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Tang, J.

Paper Title Page
MOIC02 High Intensity Aspects of the CSNS Proton Accelerators 38
  • J. Tang, S. Fu, L. Ma
    IHEP Beijing, Beijing

CSNS (China Spallation Neutron Source) is a project under construction, which will be a unique facility in China for multi-disciplinary research using neutron scattering techniques. The CSNS accelerator complex is designed to deliver proton beams of 100 kW at Phase One, and progressively upgraded to 200 kW at Phase Two and 500 kW at Phase Three. The upgrading path in beam power is via the increase in linac energy and more accumulated particles in the RCS (Rapid Cycling Synchrotron). Beam losses are key in designing and operating the accelerator complex. Emittance growth, RF trapping loss, and injection/extraction are the major loss sources. The measures to reduce the loss rate and the collimation methods in the accelerators are presented in the talk. Some beam loading effects to the RF systems in the linac and in the RCS, and the uniformization of the beam spot at the spallation target by non-linear magnets are also mentioned.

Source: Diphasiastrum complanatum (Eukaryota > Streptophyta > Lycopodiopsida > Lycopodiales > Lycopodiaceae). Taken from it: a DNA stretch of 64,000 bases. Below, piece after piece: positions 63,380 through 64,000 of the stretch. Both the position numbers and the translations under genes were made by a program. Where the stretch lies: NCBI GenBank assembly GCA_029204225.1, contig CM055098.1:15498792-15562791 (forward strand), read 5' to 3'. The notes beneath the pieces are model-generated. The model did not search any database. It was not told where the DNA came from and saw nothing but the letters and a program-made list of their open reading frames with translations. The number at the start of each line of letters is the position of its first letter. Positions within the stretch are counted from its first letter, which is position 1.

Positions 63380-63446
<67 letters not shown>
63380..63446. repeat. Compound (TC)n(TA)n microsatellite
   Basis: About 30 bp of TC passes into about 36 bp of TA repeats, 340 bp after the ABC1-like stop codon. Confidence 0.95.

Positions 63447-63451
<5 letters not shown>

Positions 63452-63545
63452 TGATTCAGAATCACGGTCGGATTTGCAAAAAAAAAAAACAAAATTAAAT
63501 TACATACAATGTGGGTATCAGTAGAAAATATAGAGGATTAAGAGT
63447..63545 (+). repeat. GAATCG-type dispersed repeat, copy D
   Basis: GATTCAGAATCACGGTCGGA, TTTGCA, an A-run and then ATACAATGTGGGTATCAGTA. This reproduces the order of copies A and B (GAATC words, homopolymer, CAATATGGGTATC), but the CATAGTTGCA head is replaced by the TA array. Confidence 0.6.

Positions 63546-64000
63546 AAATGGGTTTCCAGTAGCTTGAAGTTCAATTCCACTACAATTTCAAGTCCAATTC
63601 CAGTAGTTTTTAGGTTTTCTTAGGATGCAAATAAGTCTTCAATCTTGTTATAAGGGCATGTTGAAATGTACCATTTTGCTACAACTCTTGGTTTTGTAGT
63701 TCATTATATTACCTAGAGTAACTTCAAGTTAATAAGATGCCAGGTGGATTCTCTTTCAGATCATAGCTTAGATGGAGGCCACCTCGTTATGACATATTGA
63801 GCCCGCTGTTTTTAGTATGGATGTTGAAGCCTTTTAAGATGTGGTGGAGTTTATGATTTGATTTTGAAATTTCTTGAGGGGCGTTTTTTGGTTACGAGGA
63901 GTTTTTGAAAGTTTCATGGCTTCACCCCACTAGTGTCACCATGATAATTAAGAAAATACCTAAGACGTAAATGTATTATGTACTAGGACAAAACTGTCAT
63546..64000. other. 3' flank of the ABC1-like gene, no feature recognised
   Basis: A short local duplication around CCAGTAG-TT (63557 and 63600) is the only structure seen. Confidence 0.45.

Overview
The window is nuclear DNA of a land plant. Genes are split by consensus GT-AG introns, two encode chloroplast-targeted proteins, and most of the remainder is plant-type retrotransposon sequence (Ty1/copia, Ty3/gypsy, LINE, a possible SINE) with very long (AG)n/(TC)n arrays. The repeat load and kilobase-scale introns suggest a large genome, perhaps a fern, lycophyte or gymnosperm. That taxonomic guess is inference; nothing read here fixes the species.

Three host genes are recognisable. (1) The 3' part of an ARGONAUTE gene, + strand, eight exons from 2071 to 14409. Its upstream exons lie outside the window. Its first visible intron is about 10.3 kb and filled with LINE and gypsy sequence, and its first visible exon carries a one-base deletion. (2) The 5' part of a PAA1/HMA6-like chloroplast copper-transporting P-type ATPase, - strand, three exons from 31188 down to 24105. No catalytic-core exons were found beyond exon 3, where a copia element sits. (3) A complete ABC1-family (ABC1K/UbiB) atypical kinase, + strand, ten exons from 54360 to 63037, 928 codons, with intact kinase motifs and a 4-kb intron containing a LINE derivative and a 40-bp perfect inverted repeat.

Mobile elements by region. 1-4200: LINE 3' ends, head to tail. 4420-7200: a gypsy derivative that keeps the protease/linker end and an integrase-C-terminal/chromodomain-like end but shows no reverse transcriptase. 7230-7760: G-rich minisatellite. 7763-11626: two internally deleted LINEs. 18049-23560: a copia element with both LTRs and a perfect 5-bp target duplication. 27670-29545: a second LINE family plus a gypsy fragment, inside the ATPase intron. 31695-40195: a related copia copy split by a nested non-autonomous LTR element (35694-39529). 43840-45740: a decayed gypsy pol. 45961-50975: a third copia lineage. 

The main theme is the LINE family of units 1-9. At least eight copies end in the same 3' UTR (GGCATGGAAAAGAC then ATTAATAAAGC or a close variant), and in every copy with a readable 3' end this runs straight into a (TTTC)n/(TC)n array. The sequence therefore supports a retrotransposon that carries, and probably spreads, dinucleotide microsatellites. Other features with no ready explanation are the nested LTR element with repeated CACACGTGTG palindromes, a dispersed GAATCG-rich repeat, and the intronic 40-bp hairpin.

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MOPD66 Momentum Collimation in a High-intensity Compact Rapid Cycling Proton Synchrotron 254
  • J. Tang, J.F. Chen, Y. Zou
    IHEP Beijing, Beijing

Momentum collimation in a high intensity RCS is a very important issue. Based on the two-stage collimation principle, a combined momentum collimation method is proposed and studied here. The method makes use of the combination of secondary collimators in both the longitudinal and transverse planes. The primary collimator is placed at a high-dispersion location of an arc, and the transverse and longitudinal secondary collimators are in a dispersion-free long straight section and in an arc, respectively. The particles with a positive momentum deviation will be scattered by a carbon scraper and then cleaned by the transverse collimators, whereas the particles with a negative momentum deviation will be scattered by a Tantalum scraper and cleaned by the longitudinal secondary collimators. This is due that a carbon foil produces relatively more scattering than a Tantalum foil if the energy loss is kept the same. The relevant requirements on the lattice design are also discussed, especially for compact rings. The multi-particle simulations using both TURTLE and ORBIT codes are presented to show the physical images of the collimation method, with the input of the CSNS RCS ring.